On a darkened highway in upstate New York a cute, fuzzy bunny is transfixed by the glare of headlights and the roar of an internal combustion engine. The poor rabbit’s eyes widen in horror, and his lip quivers uncontrollably as the car swerves. The innocent lapine wanderer is struck hard by two tons of steel and rubber, but it’s only a glancing blow; and though his back legs are crushed, his heart, still hammering with fear, has survived. The car screeches to a halt, and a woman gets out. She’s pale and trembling like the rabbit. She picks him up gingerly, and tells him it’s going to be alright. She wraps him in a towel, puts him in her car, and speeds off, into the night.

Roadkill Confidential by Sheila Callaghan, is a play about art and guilt. Trevor, the main character, is a woman who gained early and widespread fame ten years ago when she created a photography show that displayed gruesome pictures of woman who was killed in a car crash. But in the art world Faces of Death is so 80s. Trevor’s exhibit was a sensation because the dead woman was the wife of Trevor’s new husband William, and William was Trevor’s professor at art school. Now the son William had with his dead wife is a violent teen who loves ultra-violent video games and screaming instead of talking. You might think he blames Trevor for wrecking his life, but to the contrary, he wants his stepmother’s new show to be an even bigger hit than the one that killed his mother. When he was six and he saw the images that made Trevor famous all he could do is cry. Now he wants to bask in the reflected glow of her spotlight.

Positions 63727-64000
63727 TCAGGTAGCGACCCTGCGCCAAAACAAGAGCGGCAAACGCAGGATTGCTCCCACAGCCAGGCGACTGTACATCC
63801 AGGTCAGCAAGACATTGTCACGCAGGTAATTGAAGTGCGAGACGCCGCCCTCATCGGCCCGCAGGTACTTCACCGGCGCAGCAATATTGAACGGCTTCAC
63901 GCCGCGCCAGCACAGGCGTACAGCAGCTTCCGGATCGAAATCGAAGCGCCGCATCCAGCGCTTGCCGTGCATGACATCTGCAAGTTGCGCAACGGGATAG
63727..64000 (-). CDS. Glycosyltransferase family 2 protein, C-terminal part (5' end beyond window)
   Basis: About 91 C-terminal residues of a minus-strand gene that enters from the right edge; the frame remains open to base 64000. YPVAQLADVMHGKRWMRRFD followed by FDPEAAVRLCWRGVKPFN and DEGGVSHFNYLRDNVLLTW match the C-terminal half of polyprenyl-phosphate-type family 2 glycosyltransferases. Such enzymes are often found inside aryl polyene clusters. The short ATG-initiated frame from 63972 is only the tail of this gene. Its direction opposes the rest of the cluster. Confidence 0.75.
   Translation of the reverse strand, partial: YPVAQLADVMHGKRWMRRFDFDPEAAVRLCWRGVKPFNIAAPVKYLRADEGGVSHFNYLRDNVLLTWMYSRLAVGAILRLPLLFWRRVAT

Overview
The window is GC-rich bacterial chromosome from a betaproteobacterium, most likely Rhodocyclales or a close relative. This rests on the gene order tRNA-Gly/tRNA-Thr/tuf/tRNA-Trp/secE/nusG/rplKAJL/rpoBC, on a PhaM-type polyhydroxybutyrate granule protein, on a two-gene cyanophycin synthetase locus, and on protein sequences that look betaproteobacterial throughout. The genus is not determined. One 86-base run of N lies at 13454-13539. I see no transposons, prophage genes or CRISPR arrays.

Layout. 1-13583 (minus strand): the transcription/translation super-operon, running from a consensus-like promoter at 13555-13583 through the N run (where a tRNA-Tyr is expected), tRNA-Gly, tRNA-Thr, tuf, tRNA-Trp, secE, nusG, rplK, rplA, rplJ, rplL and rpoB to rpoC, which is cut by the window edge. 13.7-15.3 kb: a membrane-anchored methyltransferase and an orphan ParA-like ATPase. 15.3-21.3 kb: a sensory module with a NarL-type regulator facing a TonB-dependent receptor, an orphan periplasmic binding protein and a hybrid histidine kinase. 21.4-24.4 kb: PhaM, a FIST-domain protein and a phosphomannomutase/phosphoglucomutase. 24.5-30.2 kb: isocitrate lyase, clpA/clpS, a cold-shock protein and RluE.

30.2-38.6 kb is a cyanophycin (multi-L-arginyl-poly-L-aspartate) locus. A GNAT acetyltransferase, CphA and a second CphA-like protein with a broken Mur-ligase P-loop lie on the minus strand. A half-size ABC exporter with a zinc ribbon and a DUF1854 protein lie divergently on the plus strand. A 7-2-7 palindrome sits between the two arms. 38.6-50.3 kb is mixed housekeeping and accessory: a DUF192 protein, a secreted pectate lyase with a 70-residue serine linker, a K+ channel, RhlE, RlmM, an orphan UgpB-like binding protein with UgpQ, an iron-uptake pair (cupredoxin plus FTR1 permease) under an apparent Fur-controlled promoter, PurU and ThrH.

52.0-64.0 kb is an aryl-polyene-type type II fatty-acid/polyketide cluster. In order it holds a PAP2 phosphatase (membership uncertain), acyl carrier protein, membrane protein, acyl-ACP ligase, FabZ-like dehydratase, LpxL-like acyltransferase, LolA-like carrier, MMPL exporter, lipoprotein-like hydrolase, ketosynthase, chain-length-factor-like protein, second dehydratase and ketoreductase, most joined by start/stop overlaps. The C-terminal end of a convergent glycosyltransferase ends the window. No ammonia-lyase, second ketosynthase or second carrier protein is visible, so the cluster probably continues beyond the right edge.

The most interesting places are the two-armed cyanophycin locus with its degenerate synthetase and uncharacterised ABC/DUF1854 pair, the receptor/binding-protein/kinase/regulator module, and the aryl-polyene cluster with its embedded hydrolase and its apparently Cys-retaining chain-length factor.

To complicate this situation, a deadly bacteria has killed two people and a rabbit in the vicinity of Trevor’s studio. The prokaryote microorganisms attract the attention of the Feds because this particular kind of beastie was not created by Mother Nature, but rather by Uncle Sam. That is, it’s a weapons grade flora. It just so happens that our narrator — a man with an eye patch, gravelly voice, and palpable menace (played skillfully by Danny Mastrogiorgio) — is an FBI man on the trail of whoever is using this strain of government sponsored nastiness to undermine our national security.

The hard-boiled detective angle of the story is probably where the play gets its title. This narrative frame leads to some expected conclusions: for example, in the process of observing Trevor the FBI man realizes that, despite their positions on opposite ends of the political spectrum, he and she are kindred spirits. But Callaghan uses this potential cliché to explicate her core theme, which is the centerfuge of Sadistic Eros and shame that consumes those bent on Messianic fame — a dialectic that animates both the nihilistic artist and the faithful patriot. On one hand you have Trevor, who is willing to torture animals to make a point about the inhumanity of torturing animals, and the FBI man, on the other, who is willing to destroy the principles of the state in order to preserve it. In the final analysis, Ms. Callaghan’s portrayal of this essentially human paradox is well done, and the ending, though not unexpected, is tragic and satisfying.

Kip Fagan’s direction and staging accentuate Ms. Callaghan’s point, leading to the final, nauseating revelation of Trevor and the FBI man’s depravity. And the huge, industrial space is used to maximum effect by the team of designers who have created a visually striking setting that enhances both the story and the aesthetic pleasure of the audience.

The play and this production can leave one with the vertiginous feeling that all art is voyeurism, and all patriotism is the final refuge of scoundrels; and that, consequently, the Puritan Parliament was right to suppress the London theaters in the 1640s and 50s. Isn’t edgy drama just an excuse to enjoy someone else’s pain? If you don’t believe me, ask Plato.

Until September 27.

Tickets at http://www.TheaterMania.com or by calling 212-352-3101.

For more information visit http://www.ClubbedThumb.org.

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